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Gardner's Case Against Greitens Takes Hit After Testimony From Woman At Center Of Charge

St. Louis Circuit Attorney Kim Gardner's case against Missouri Governor Eric Greitens took a massive hit after his defense team filed a motion Sunday that includes testimony the woman involved in an extra-marital affair with Greitens gave under oath on Friday that contradicts Gardner's case against the governor.

St. Louis Circuit Attorney Kim Gardner's case against Missouri Governor Eric Greitens took a massive hit after his defense team filed a motion Sunday that includes testimony the woman involved in an extra-marital affair with Greitens gave under oath on Friday that contradicts Gardner's case against the governor.

Greitens' defense team filed a motion Sunday demanding that Gardner release to them any information she has that would be favorable to the defense. The motion alleges that Gardner has likely known for several months that she "lacks evidence to prove the offense", and has also "deprived the House Committee...looking into these matters...of essential information."

The woman at the center of Greitens' felony invasion of privacy case testified Friday that she did not see Greitens with any kind of device the day Gardner claims he took a compromising photo of her to blackmail her into silence. Her testimony reveals that not only did she not see a photo or device that day, but that she continued to see Greitens after that day, had sent her own photos to him, and never even considered that anything criminal had ever happened during the affair.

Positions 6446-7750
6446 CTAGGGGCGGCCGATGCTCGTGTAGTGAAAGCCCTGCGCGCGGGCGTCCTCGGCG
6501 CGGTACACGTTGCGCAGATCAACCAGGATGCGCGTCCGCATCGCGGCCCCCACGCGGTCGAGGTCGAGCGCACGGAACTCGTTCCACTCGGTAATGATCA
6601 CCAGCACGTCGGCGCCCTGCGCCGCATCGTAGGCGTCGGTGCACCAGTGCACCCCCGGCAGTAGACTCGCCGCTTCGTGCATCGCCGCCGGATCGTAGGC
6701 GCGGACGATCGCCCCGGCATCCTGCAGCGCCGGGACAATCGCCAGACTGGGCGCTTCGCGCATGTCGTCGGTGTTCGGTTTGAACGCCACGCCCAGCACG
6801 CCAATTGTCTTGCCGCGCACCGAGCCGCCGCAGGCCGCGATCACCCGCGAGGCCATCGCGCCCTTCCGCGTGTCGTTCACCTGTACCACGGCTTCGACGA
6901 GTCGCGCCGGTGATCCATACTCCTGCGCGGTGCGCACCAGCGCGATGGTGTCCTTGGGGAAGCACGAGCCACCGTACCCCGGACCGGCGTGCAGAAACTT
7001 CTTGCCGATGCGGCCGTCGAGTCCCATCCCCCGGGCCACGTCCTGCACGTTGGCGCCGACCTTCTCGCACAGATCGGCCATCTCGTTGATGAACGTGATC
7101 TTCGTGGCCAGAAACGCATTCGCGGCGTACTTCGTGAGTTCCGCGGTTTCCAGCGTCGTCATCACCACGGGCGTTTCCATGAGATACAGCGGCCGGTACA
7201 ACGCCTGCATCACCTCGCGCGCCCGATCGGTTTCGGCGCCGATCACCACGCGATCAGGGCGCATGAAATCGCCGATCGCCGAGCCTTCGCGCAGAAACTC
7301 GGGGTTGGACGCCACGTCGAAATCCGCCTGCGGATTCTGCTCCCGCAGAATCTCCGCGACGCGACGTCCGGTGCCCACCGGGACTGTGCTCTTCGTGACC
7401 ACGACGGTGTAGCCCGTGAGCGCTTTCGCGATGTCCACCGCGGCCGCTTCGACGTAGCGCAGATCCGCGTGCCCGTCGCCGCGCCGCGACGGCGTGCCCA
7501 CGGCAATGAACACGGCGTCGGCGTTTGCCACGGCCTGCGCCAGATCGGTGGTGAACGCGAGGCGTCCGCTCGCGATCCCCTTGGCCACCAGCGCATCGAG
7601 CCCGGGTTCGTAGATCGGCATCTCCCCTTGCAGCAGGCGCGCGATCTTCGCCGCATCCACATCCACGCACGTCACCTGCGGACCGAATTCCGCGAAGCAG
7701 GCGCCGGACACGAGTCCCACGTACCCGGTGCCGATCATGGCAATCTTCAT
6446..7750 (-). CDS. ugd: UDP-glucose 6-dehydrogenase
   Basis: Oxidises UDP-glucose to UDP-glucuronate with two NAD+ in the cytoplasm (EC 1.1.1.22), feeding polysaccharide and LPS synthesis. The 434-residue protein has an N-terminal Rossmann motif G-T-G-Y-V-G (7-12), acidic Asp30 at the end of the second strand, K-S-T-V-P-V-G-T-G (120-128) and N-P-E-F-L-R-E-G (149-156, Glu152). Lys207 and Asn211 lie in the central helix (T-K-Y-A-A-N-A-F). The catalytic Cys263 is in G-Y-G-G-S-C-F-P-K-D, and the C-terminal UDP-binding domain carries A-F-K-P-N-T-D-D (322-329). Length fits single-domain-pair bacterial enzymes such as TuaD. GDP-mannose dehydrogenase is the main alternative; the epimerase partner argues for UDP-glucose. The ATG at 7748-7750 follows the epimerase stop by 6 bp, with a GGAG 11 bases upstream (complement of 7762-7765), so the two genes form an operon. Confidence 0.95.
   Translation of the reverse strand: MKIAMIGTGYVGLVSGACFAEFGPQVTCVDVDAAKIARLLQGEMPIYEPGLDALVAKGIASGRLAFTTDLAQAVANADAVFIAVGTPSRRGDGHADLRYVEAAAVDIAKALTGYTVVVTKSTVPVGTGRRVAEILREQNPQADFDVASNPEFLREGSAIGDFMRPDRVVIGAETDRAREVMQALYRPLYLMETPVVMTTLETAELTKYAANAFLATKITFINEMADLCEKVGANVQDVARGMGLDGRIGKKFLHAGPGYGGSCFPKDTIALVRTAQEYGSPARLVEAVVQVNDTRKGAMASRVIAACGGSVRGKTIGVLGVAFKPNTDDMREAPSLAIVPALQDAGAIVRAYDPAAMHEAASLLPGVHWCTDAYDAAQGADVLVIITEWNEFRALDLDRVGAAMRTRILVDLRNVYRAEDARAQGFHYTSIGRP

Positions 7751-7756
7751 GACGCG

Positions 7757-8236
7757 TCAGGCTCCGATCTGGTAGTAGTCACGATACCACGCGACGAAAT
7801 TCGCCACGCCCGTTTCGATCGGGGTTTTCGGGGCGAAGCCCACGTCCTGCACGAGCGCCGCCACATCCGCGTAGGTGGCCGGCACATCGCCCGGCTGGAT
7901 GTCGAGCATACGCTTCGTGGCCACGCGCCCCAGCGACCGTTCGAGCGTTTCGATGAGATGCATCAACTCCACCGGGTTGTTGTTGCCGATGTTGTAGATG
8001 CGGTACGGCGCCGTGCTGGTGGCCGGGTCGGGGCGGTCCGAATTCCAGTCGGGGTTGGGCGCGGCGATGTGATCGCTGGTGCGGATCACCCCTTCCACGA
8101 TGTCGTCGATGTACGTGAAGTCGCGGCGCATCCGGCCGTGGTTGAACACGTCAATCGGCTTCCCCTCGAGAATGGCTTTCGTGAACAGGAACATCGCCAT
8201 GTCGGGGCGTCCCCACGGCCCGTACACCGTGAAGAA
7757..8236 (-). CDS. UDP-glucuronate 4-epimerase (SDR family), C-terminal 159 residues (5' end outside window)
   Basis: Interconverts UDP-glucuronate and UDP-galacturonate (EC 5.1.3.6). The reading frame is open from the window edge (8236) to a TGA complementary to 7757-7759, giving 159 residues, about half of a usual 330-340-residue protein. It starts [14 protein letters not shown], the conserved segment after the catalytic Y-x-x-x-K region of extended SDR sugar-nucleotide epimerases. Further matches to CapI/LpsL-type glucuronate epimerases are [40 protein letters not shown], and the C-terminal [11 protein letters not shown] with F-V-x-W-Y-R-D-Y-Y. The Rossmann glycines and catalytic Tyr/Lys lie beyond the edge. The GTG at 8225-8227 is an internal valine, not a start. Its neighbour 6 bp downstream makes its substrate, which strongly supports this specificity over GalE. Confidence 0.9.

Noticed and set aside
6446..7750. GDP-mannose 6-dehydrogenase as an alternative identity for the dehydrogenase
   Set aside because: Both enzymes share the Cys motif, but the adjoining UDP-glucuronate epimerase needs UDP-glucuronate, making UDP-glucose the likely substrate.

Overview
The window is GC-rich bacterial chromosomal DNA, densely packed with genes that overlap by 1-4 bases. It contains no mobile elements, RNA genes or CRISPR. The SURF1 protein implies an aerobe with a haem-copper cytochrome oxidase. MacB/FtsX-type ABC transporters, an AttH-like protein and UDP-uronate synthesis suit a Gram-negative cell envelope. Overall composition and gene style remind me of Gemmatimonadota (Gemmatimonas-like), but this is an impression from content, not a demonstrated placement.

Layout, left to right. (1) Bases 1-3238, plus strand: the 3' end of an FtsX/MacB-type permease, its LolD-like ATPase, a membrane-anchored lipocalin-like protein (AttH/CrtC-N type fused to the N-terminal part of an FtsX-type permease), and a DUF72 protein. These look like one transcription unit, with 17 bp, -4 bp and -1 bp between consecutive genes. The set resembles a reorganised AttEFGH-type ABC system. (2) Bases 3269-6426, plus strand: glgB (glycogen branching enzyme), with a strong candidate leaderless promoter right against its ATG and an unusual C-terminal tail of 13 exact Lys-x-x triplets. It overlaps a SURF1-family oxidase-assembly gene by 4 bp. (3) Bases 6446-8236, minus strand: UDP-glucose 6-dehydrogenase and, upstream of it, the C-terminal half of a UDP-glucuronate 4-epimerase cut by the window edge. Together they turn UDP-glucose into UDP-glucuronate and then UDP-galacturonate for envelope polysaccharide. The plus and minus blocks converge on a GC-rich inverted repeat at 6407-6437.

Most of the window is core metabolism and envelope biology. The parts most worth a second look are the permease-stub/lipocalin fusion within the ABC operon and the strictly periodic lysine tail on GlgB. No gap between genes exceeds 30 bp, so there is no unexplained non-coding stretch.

Greitens' defense team says the woman also revealed in that testimony that she gave two interviews to Gardner in January, one which was she was told was videotaped.

She testified that she was interviewed for approximately two hours by Gardner and a private investigator that Gardner hired instead of using the St. Louis Police Department or her own team of investigators. The motion says that Gardner claims the videotape is not available due to a "malfunction", and that no notes were taken.

The woman also testified that she gave an interview on January 24 where only Gardner was present. Greitens' defense says the information Gardner gave them from that interview did not contain anything disclosed during Friday's testimony.

The motion also says the woman testified that what she said in the recordings provided by her now ex-husband which are the sole basis for the investigation and charge were "lies". The woman also testified that she had transmitted images of herself involving nudity to Greitens. Gardner's charge claims that the woman never consented to any images being taken of her in the nude.

The woman, whose ex-husband taped her confessing to having an affair with Greitens several years ago before he ran for office, has never come forward to accuse Greitens of any crime, and has refused to discuss the affair publicly. The recording of her confession to her then husband was part of a story released on a St. Louis television news report the same night Governor Greitens delivered his "State of the State" address, which called for sweeping tax reform in the State of Missouri.

In the recording, she is heard confessing to the affair, and then tells him that Greitens may have used a smart phone to take a photo of her in a compromising position, to blackmail her from going public with the affair.